It seems every generation brings that one game that showcases what the hardware is really capable of. Last time around, Fight Night delivered some of the most realistic player models I had ever seen. Now, with these new consoles, a sports game is once again showcasing the power of Xbox One and PlayStation 4. NBA 2K14 is a technical marvel that can be used to show friends just how much they want a new console, but it doesn’t stop there. For those that love basketball, this is also a really well constructed experience.
I reviewed the Xbox 360 and PlayStation 3 versions of the game already. If you want to read that, feel free to check it out here. This review will focus on what is new (and removed) from this particular version.
The most important thing to note is that these versions play just as well as their counterparts. The right stick analog controls for shooting and ball moves are still super effective once I got over the learning curve. The AI is also top-tier featuring realistic reactions from players, and some truly challenging defense. Of course if you are like me and have very little knowledge of the game, sliders can adjust to make it more competitive (i.e. easier). The most important thing is I never felt like the game was being cheap. When I was down by ten points, it was usually because of my want to take constant shots from three-point land.
While the game play remains intact, some of the features are mysteriously omitted. Probably the most glaring is the removal of the story mode, which focused on LeBron James. Sure it was vain and a bit unsettling, but it was also unlike anything else. Its removal is a weird design choice. Some other modes have also been overhauled, making this feel almost like a half-step in the generational leap. Usually we only get solid visuals or entire feature sets. Here it is a little bit of both.
The biggest addition to this version has to be the MyPlayer mode. Essentially taking precedence over the story mode, this allows players to create a custom baller, and then guide them through their NBA career. For this outing 2K has added a ton of diversity including branching story paths and in-game challenges. It is easily the best mode available. I loved how in-depth it was, even featuring a rivalry that spans the entire career as well as being able to choose what kind of player to be. I could let the success go to my head and only focus on myself, or choose to be a leader and team player.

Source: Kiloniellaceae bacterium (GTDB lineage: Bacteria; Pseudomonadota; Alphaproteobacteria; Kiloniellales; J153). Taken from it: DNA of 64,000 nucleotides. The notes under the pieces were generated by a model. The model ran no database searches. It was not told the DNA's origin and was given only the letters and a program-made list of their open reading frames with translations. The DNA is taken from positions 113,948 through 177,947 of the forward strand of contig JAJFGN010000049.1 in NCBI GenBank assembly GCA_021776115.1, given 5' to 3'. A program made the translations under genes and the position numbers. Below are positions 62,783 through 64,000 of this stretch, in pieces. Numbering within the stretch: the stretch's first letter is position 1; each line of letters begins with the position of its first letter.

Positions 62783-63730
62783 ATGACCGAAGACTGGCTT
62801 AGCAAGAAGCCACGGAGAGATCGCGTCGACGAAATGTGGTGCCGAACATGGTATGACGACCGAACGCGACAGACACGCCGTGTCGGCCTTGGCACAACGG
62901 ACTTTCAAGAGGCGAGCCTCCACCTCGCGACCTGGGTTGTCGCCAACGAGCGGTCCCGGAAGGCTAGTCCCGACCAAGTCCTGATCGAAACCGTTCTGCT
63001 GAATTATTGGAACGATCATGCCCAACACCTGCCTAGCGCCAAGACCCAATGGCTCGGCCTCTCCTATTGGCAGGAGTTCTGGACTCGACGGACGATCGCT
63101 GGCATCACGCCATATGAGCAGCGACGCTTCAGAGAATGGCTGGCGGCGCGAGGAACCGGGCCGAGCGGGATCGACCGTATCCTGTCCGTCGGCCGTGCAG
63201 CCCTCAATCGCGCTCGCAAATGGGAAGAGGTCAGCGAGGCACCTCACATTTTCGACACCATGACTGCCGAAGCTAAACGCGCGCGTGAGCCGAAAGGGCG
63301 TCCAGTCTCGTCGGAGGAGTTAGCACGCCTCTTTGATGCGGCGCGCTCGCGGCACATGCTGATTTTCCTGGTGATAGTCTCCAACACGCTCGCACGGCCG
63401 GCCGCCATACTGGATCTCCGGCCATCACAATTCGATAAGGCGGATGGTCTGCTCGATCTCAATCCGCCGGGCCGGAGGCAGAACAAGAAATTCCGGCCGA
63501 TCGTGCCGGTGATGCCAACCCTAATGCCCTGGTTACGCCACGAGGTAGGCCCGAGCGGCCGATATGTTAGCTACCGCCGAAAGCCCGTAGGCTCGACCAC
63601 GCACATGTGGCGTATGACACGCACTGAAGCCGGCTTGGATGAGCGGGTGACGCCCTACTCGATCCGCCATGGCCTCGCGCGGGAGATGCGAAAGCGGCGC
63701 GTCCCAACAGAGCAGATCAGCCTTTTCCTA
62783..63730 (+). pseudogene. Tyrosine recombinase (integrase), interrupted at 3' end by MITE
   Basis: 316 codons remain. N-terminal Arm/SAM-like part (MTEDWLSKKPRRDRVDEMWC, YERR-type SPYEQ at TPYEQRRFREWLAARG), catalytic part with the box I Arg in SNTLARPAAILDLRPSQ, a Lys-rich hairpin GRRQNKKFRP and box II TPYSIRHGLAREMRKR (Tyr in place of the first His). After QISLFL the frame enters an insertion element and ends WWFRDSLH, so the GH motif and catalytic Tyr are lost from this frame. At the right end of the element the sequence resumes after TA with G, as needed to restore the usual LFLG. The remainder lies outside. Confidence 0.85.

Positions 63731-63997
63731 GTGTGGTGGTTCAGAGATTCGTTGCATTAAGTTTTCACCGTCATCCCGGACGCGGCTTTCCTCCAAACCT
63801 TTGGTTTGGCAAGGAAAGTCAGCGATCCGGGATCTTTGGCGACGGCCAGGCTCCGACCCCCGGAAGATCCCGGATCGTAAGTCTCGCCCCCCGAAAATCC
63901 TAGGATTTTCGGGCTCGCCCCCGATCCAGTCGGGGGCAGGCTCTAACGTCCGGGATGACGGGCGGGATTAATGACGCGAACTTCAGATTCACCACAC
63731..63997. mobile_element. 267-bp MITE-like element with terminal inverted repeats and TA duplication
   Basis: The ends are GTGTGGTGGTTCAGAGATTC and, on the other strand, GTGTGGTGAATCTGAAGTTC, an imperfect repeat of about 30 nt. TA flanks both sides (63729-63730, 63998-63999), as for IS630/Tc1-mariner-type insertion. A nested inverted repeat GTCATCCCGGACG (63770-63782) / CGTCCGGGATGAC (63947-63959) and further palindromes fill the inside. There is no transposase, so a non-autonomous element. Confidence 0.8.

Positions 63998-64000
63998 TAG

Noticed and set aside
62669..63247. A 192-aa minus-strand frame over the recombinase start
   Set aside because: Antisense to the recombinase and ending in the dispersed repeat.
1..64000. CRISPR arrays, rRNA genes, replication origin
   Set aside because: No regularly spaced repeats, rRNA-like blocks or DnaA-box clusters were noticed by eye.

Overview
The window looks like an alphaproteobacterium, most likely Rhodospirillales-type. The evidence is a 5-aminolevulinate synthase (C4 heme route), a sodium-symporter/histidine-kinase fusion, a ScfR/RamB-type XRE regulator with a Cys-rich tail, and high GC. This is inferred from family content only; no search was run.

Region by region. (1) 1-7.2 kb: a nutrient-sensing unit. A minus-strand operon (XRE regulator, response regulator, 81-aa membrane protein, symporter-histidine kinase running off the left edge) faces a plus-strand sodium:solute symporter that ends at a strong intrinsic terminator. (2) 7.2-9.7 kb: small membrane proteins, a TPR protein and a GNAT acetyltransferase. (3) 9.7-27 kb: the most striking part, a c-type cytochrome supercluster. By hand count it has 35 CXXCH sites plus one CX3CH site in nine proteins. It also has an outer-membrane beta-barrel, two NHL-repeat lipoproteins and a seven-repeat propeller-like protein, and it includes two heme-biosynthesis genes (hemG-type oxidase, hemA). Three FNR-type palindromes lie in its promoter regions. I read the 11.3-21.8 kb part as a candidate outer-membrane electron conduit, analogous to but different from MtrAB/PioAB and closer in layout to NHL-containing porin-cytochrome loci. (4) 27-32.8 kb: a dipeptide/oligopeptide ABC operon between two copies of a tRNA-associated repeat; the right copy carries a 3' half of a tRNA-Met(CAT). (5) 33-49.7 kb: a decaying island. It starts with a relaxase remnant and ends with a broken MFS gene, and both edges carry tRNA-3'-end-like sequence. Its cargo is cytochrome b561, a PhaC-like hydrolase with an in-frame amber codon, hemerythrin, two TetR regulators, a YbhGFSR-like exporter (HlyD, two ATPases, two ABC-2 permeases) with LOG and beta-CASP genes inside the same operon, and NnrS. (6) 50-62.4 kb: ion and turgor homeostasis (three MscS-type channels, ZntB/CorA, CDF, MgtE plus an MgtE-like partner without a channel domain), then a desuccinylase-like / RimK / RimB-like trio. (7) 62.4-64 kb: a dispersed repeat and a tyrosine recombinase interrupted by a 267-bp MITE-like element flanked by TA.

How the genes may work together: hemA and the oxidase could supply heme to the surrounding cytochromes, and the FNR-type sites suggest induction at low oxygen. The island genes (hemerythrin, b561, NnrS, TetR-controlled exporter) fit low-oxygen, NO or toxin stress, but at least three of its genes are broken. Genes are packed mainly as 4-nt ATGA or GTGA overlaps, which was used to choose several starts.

The storyline doesn’t exactly rival Hoosiers or anything, but it gets the job done. This is where I spent the bulk of my time with NBA 2K14.
MyGM also received some upgrades, making it feel more like an experience than a math problem. Players can now feel more connected to their virtual mogul by interacting with other managers and even the owner. Of course, the bulk of my time was spent doing inane tasks such as managing contracts and dealing with players, but that is the life of a GM. If that sounds even remotely appealing to you, 2K has done a nice job of streamlining the experience; even more so than in the original version.
Of course, I can’t talk about NBA 2K14 without mentioning its visuals. This game is gorgeous. 2K has gone and scanned a large portion of the NBA player’s facial models to make for the most realistic expressions and likeness. Seeing some of these players up close is eerie at times. They also animate almost flawlessly. Watching players interact with one another is easy to mistake for the real thing at times. It is that pretty. Presentation is equally stellar with the same solid commentary and crowd noise is deafening. This is the game I want to show friends when they ask about next-gen.
For those that already dipped into the 2K14 sauce, this upgrade feels a bit stripped down in some areas. Still it has that next generation look and feel that is impossible to ignore. For those that haven’t already jumped in, it is a no-brainer. This game is a must-have for fans of the NBA, and even for some that are not. It gets me really excited to see where all these teams are next year with their engines, and it showcases a bright spot for the future of the genre.
Review copy of game provided by publisher.